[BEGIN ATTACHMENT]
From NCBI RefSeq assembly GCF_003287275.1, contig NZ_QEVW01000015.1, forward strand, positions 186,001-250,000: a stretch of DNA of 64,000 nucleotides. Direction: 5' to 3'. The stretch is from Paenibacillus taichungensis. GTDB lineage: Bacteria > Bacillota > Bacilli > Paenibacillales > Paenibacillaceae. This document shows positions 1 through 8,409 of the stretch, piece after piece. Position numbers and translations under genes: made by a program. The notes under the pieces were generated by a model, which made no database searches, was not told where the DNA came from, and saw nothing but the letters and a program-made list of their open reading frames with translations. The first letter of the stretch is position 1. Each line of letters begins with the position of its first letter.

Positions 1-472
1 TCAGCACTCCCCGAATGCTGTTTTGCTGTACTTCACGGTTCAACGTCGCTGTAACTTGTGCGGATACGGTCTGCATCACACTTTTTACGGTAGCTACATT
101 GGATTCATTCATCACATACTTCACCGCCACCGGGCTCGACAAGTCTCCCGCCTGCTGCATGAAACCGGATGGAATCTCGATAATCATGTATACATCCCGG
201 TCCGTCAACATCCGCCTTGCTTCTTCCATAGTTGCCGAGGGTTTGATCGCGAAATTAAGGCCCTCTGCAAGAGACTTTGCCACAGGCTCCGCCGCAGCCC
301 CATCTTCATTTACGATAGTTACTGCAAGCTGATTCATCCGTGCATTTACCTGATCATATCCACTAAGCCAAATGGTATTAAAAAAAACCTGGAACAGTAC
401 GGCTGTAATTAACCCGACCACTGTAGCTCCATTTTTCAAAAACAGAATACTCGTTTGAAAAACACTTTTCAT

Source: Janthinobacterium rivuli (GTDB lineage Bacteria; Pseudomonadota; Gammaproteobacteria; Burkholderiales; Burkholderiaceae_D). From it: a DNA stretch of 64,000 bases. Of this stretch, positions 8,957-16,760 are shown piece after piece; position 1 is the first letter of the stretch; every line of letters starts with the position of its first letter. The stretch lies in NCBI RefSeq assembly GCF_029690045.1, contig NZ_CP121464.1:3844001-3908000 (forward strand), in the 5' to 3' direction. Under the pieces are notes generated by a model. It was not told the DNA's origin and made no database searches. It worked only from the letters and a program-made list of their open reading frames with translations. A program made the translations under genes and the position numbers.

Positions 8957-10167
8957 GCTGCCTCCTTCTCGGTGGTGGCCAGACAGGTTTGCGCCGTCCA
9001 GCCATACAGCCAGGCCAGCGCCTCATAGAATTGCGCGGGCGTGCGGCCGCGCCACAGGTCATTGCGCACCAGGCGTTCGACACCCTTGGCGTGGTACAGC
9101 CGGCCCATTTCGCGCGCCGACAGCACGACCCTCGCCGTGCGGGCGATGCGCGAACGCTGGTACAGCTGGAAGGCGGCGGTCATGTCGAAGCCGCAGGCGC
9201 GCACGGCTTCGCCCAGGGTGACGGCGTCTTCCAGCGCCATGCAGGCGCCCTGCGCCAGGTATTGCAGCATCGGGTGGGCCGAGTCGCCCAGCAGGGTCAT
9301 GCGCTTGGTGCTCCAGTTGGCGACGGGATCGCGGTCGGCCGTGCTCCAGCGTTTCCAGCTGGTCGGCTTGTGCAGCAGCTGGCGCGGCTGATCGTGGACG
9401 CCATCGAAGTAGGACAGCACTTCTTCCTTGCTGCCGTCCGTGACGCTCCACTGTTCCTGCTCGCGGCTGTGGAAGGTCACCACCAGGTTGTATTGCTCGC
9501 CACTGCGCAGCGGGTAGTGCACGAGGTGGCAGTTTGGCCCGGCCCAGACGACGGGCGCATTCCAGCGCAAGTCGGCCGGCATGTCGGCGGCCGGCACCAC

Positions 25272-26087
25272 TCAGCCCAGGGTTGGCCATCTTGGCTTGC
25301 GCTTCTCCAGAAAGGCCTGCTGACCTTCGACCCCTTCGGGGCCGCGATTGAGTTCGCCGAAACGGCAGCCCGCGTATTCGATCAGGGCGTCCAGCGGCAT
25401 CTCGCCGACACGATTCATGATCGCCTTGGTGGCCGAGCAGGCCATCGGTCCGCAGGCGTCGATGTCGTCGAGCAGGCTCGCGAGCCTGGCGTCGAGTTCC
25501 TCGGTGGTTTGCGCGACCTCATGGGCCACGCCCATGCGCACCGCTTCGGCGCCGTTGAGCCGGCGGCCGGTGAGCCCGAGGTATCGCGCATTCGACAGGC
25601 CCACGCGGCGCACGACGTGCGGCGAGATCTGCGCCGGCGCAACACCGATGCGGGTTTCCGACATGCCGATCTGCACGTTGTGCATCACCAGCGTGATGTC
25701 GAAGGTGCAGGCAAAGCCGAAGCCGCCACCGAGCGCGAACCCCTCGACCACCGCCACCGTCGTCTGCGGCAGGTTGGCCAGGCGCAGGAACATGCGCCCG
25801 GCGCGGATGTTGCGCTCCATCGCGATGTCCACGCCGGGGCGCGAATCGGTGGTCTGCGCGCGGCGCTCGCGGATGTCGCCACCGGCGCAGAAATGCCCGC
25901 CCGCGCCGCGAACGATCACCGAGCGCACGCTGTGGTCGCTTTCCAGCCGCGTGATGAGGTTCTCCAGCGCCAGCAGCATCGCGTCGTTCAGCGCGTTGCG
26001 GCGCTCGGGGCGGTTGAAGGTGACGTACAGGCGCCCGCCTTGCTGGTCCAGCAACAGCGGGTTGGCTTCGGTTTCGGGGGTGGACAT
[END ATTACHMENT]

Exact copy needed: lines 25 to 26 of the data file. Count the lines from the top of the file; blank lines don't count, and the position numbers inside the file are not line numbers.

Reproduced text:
25901 CCGCGCCGCGAACGATCACCGAGCGCACGCTGTGGTCGCTTTCCAGCCGCGTGATGAGGTTCTCCAGCGCCAGCAGCATCGCGTCGTTCAGCGCGTTGCG
26001 GCGCTCGGGGCGGTTGAAGGTGACGTACAGGCGCCCGCCTTGCTGGTCCAGCAACAGCGGGTTGGCTTCGGTTTCGGGGGTGGACAT